Hedera helix – Common Ivy (central Europe)
Habit: Climbing shoots/self clinging climber; (3) 10-20 (30) m tall or only flatly creeping, habit width 2-15 m, occasionally more; twigs with suckers on the side facing the sun that penetrate into the slightest cracks and pores (0.2mm) and anchor; fast-growing, initially 10-20 cm a year, from the 3rd to 6th year 70-100 (200) cm.
Flowers: Green-yellow, round umbels, September; pungent smell; flowers only on old specimens or overhanging twigs.
Fruits: Pea-size, black, persistent into spring, poisonous; only old plants have fruit.
Leaves: Evergreen, very variable shapes: young leaves three to five-lobed, old leaves pointedly ovoid, like pear leaves; leathery, shiny dark to black-green, bronze-green in winter.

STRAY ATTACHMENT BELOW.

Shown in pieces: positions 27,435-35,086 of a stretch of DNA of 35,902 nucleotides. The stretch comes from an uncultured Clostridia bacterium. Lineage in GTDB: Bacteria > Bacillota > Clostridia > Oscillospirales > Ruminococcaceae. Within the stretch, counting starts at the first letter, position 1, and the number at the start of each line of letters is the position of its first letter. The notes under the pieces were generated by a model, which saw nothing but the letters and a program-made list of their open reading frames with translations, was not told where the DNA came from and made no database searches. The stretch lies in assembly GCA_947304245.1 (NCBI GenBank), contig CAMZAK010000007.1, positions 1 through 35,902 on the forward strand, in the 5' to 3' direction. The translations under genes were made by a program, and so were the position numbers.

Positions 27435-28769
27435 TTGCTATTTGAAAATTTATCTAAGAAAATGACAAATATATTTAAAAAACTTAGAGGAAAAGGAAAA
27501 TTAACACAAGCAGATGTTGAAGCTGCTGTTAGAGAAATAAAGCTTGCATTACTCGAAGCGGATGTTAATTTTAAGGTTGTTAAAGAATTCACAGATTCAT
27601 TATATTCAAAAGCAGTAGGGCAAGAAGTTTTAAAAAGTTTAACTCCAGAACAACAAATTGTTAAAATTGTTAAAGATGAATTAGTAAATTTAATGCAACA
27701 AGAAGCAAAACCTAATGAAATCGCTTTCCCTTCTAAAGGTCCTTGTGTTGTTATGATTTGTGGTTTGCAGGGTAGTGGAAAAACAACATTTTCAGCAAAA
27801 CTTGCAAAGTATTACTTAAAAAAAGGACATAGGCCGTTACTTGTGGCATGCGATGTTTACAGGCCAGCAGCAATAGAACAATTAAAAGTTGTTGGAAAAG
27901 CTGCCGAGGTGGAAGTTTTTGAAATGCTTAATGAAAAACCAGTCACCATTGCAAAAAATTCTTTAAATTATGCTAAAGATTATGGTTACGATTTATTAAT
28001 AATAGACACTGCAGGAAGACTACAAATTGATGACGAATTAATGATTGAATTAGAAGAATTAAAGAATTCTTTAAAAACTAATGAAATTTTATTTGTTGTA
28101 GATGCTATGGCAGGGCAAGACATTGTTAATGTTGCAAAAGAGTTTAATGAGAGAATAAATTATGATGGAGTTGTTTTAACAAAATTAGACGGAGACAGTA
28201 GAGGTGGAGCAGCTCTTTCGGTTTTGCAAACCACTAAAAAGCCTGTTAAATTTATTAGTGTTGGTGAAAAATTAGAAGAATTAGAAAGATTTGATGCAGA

Roots: Cordate, sensitive to soil compaction; the climbing shoots turn into roots in the first few days if enough moisture is present; normally turning into cork after two weeks and not changing again.
Demands: Sun to shade, not damaged in areas with mild winters in full sun, tolerates heat, likes warmth, good in cool, humid areas moderately frost hardy, good for urban areas, tolerates wind.
Soil: Dry to moist, tolerates drought only when established; slightly acidic to very alkaline, in all moderately nutritious substrates.
Note: Also overhanging; if climbing to 1 m previously, then draping to 5 m down; cutting back far into old wood possible.
Hardiness: Zone 6a